The music of Ragtime is central to the show. It’s so complex, in its rhythmic changes and harmonic complexity, that you wonder how a group of young people can cut it. But they do, seemingly effortlessly thanks to the musical direction of Neil Sommerville and his team Marcella and Katy. The band rocks and the cast roll. They roil around the stage in a way that often takes the breath away, and that”s because Cameron Dyer, as well as performing sublimely as younger brother, has choreographed (moved really) the 45 strong cast throughout. Sublime.

Many of the show’s highlights belong to the chorus though. Taut, crisp and in character throughout, the chorus comes in at all the climaxes and never fails to pack a hefty and often gutteral punch. They create many of the most moving moments in this epic musical and many of the audience were openly in floods, and I mean floods of tears last night..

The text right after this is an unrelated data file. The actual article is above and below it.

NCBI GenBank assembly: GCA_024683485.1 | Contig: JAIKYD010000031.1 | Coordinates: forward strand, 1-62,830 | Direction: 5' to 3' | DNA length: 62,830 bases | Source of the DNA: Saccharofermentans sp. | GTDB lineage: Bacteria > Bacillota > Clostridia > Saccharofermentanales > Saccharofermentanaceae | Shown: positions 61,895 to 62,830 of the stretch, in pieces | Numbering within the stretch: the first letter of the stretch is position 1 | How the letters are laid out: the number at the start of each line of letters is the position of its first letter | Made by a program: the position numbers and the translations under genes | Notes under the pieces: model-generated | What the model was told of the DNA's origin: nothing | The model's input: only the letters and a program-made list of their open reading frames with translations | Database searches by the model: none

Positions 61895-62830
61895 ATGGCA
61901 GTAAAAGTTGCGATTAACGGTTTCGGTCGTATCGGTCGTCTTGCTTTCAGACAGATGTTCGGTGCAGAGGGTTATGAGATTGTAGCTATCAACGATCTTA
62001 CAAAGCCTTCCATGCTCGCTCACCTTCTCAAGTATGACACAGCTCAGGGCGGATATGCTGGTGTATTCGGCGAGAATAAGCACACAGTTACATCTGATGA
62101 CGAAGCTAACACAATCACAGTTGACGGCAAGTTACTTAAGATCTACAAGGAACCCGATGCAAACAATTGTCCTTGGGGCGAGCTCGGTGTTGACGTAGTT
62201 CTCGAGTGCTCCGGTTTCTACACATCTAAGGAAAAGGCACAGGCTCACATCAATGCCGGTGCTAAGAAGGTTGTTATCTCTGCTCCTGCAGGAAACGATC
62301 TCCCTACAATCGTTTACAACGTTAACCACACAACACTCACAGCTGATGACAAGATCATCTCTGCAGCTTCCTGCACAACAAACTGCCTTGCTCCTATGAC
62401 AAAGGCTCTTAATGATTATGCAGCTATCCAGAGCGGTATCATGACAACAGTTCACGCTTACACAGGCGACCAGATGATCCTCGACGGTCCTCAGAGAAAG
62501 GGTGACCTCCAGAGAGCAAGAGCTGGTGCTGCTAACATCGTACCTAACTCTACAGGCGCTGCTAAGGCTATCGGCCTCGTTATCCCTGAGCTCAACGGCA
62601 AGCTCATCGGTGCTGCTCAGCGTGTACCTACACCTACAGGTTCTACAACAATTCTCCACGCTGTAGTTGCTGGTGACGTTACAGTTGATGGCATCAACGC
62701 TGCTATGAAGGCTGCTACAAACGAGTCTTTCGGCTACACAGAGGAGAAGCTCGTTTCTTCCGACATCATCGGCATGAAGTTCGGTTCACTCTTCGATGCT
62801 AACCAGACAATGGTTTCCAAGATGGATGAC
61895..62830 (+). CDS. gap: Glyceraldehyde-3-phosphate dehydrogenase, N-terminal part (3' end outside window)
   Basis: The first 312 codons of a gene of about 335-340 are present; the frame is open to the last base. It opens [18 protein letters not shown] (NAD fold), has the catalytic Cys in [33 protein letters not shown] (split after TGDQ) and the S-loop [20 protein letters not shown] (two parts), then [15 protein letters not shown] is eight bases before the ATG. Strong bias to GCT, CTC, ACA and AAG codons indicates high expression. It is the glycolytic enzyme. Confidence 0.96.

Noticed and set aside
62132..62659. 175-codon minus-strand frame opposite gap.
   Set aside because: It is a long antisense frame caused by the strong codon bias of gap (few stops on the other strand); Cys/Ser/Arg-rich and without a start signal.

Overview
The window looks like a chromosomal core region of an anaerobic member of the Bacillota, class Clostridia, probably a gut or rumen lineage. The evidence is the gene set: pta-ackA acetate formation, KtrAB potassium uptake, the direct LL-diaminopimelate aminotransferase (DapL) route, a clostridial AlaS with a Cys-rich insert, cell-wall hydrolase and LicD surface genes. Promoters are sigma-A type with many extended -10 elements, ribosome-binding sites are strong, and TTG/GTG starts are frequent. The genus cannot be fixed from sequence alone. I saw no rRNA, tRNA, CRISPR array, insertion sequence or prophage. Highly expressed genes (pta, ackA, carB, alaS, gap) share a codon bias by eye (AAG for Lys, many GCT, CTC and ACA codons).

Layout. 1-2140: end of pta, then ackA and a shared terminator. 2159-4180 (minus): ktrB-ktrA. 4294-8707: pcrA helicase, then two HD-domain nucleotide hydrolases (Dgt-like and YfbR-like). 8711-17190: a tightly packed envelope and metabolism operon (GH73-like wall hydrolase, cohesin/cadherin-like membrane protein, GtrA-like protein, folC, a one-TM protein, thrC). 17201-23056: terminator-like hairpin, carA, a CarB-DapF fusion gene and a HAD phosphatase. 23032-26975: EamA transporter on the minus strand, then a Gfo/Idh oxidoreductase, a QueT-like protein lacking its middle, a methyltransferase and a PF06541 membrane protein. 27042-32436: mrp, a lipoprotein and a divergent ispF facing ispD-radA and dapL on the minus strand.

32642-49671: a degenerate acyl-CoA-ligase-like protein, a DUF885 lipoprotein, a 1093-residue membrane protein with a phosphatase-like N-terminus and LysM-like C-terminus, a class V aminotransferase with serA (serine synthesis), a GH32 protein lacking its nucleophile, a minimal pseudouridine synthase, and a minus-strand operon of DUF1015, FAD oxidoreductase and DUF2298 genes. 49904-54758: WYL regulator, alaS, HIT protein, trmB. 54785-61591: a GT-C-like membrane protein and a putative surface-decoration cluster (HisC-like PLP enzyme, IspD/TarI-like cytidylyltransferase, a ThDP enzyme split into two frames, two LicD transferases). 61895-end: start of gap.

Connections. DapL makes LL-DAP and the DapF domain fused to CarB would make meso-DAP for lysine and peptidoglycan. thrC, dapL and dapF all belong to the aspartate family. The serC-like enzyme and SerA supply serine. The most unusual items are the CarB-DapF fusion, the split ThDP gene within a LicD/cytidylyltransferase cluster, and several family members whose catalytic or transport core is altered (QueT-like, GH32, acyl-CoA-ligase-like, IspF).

Andrew McDivitt, another newcomer, as Houdini and Julia Carstairs as Evelyn Nesbit are also on fire, but my personal accolade. amongst the secondary characters, goes to Erin Henderson as the anarchistic Emma Goldman – she really rocks. and lets not forget young Angus who as Little Boy opens the show, he too performs beautifully. I may have missed someone, if I do I apologise but that’s not to overlook their performance because this show is as difficult and dangerous as the North Face of the Eiger but FCT scale it one and all like surefooted mountain goats.

Technically the show rocks, but the last word has to go to director Andrew Dyer and his assistant Claire Stewart. Sam Mendes, get your ass up here and see what is possible.

The content is deeply political, entirely relevant to today and both moving and hilarious.

OK, my comments are lush. But I ain’t gonna do that without real reason and commitment.